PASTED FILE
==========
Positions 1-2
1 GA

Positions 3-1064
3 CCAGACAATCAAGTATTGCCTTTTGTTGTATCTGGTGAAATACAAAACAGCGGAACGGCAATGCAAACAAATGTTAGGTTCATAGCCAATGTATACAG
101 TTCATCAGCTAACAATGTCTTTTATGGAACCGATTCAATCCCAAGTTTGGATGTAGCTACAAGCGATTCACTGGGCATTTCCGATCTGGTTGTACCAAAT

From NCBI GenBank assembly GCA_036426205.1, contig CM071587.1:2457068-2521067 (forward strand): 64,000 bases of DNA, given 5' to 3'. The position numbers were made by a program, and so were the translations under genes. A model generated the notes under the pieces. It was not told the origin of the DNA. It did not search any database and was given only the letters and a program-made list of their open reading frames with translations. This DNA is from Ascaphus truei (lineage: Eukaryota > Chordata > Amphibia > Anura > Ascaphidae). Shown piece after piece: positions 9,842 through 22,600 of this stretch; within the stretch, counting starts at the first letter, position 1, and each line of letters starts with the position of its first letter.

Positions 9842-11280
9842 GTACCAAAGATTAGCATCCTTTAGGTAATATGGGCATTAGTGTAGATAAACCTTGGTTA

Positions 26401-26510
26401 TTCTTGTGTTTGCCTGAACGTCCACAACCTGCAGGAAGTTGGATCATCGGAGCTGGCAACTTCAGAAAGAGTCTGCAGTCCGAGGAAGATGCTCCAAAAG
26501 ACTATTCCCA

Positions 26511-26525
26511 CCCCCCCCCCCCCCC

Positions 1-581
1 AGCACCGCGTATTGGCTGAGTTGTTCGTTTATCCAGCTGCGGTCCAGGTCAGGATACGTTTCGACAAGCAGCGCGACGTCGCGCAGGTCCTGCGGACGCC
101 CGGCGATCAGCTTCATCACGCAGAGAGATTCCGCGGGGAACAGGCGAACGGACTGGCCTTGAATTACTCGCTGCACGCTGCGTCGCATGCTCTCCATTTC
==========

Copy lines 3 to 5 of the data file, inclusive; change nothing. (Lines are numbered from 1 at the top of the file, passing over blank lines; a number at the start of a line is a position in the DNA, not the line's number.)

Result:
Positions 3-1064
3 CCAGACAATCAAGTATTGCCTTTTGTTGTATCTGGTGAAATACAAAACAGCGGAACGGCAATGCAAACAAATGTTAGGTTCATAGCCAATGTATACAG
101 TTCATCAGCTAACAATGTCTTTTATGGAACCGATTCAATCCCAAGTTTGGATGTAGCTACAAGCGATTCACTGGGCATTTCCGATCTGGTTGTACCAAAT